By Childs Walker The Baltimore Sun
The Harbaugh Bowl is now a reality.
John and Jim Harbaugh brought their family story to the cusp of an incredible climax Sunday when they coached their respective teams, the Baltimore Ravens and the San Francisco 49ers, to victories that set up a brother-against-brother showdown in Super Bowl XLVII. The 49ers defeated the Atlanta Falcons, 28-24, and the Ravens beat the New England Patriots, 28-13.
It’s a unique and improbable plotline, sure to dominate the two-week build to the game in New Orleans. John Harbaugh was already asked about it last week as he prepared his Ravens for the AFC Championship Game against the Patriots. Had he and Jim thought about meeting in the biggest game on the planet?
“If we have, we’d never admit,” he said, grinning.
The brothers, separated by only 15 months in age, spent their childhood in football locker rooms, learning the game by watching their father, Jack, a longtime college coach. Jack Harbaugh was an assistant to the great Bo Schembechler at Michigan and went on to win a Division I-AA national title at Western Kentucky. He still watches his sons’ games from the sidelines and ranks as their greatest coaching influence.
The whole family is steeped in coaching, from the boys’ mother, Jackie, to their sister, Joani, who is married to Indiana basketball coach Tom Crean.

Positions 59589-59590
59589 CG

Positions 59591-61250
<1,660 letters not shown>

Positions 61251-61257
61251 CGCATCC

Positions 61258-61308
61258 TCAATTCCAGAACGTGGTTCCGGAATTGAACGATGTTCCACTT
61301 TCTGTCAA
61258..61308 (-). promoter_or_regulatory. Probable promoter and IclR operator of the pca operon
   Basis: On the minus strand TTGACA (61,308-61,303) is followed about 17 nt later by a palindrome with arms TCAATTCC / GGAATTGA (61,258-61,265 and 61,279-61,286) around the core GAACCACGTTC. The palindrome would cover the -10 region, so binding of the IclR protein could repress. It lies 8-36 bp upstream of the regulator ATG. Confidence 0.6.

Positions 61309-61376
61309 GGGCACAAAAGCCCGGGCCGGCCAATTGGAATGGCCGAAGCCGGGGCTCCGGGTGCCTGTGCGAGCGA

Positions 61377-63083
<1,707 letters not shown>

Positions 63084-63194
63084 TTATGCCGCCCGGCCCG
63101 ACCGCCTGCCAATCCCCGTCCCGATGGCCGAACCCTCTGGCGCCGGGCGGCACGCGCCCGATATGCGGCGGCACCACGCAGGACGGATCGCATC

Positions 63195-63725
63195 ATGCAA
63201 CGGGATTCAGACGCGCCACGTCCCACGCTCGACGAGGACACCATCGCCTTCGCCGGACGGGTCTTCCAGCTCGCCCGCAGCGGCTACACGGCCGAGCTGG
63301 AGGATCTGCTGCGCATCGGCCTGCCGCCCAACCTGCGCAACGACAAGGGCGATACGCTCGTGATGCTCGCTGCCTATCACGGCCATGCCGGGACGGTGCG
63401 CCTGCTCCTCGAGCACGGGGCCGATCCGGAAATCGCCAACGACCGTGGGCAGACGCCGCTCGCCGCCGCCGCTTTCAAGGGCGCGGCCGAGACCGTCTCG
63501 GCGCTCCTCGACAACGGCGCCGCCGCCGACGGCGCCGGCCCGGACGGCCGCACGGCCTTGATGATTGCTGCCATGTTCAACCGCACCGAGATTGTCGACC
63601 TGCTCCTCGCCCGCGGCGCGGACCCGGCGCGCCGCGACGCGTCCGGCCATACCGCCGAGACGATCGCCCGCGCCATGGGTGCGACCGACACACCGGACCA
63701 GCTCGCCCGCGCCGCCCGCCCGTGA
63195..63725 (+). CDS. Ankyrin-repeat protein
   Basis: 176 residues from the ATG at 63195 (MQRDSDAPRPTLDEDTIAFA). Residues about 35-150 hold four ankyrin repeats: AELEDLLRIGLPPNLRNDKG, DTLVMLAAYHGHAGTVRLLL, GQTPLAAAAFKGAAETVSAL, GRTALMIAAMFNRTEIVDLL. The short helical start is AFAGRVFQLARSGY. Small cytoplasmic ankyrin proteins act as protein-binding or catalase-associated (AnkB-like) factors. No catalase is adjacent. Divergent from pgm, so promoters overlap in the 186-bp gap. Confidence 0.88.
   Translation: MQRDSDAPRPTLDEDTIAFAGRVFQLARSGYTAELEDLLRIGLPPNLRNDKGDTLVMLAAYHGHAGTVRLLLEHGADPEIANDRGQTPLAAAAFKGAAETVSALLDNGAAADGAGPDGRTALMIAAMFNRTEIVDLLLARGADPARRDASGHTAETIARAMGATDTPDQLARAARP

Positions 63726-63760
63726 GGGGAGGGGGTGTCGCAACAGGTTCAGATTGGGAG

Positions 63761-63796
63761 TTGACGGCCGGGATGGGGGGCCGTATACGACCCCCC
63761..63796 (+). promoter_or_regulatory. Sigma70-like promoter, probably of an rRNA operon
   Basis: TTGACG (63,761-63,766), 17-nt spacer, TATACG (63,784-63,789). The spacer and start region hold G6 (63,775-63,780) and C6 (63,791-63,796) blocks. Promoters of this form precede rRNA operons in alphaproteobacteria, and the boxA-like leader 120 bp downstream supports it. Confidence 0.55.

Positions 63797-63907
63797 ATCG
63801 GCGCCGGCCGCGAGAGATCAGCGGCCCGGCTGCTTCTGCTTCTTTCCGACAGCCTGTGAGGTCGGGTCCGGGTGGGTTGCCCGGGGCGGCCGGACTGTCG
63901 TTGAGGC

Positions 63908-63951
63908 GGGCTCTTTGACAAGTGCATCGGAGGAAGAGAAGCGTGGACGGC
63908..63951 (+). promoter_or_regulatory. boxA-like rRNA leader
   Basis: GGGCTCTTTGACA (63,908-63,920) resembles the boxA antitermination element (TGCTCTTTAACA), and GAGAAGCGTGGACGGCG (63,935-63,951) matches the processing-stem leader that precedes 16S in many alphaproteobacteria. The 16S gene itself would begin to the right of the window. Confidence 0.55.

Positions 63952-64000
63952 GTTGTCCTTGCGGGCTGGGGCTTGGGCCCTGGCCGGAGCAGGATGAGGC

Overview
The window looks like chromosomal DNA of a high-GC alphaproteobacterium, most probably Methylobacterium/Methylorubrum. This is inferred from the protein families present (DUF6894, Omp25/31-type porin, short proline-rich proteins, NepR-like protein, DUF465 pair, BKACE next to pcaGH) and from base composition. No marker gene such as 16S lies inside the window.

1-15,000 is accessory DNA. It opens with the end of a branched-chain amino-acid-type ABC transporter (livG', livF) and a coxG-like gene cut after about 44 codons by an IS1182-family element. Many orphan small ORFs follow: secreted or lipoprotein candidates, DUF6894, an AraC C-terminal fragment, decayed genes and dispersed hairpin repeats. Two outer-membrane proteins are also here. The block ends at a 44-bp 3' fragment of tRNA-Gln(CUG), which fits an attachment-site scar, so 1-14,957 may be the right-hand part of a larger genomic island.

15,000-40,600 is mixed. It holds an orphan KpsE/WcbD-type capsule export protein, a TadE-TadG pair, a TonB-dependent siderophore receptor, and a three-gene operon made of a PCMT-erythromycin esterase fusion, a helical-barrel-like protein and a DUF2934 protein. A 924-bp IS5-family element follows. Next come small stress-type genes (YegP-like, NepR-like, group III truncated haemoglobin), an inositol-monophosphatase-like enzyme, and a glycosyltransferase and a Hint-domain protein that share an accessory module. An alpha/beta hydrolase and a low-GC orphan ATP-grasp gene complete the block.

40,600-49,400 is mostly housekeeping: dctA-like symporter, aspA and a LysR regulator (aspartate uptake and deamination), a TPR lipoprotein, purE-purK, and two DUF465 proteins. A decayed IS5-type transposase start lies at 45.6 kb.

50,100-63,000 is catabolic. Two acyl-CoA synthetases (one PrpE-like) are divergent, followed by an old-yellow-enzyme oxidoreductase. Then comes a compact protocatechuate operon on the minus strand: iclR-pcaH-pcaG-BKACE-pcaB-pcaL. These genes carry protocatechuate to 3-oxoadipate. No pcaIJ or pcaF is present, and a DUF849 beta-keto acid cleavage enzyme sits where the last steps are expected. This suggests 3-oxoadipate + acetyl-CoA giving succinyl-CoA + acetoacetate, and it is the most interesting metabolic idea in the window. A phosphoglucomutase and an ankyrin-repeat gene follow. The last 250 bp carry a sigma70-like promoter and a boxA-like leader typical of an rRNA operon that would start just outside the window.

Though the Super Bowl never hurts for viewers, the Harbaughs have demonstrated the ability to draw record numbers for their brand of brotherly combat.
When their teams met on Thanksgiving night 2011 in the league’s first brother vs. brother coaching matchup, the NFL Network drew 10.7 million viewers, the largest audience in its history.
John’s Ravens mauled Jim’s 49ers 16-6 in that contest at M&T Bank Stadium. The brothers were also on the cusp of meeting in last year’s Super Bowl, but the Ravens and 49ers lost in their respective conference championship games.
Regardless, the Harbaughs have achieved a startling level of performance in their combined seven seasons as NFL head coaches. In a league known for parity, neither has suffered a losing season nor failed to make the playoffs. Both took over proud franchises that were in the dumps and turned them around rapidly.
They have remained tight throughout, talking by telephone multiple times a week and mailing game film to their father so he can offer pointers.
For all their closeness, however, the Harbaughs took different roads to NFL coaching success.
Jim, the younger brother, was always the brasher personality and better athlete. He played 15 seasons as an NFL quarterback, including one with the Ravens in 1998. And he served only two seasons as an NFL assistant before jumping to a head coaching job at the University of San Diego. His meteoric success there led him to Stanford, where he engineered another rapid turnaround that set him up for the 49ers job. After barely more than a decade in coaching, he is often talked about as one of the best in the profession.
John, by comparison, paid his dues for more than 20 years as an assistant at five colleges and with the Philadelphia Eagles. Though widely respected for his acumen as a special teams coach, he had begun to wonder if he would ever get a head coaching job when the Ravens called in 2008.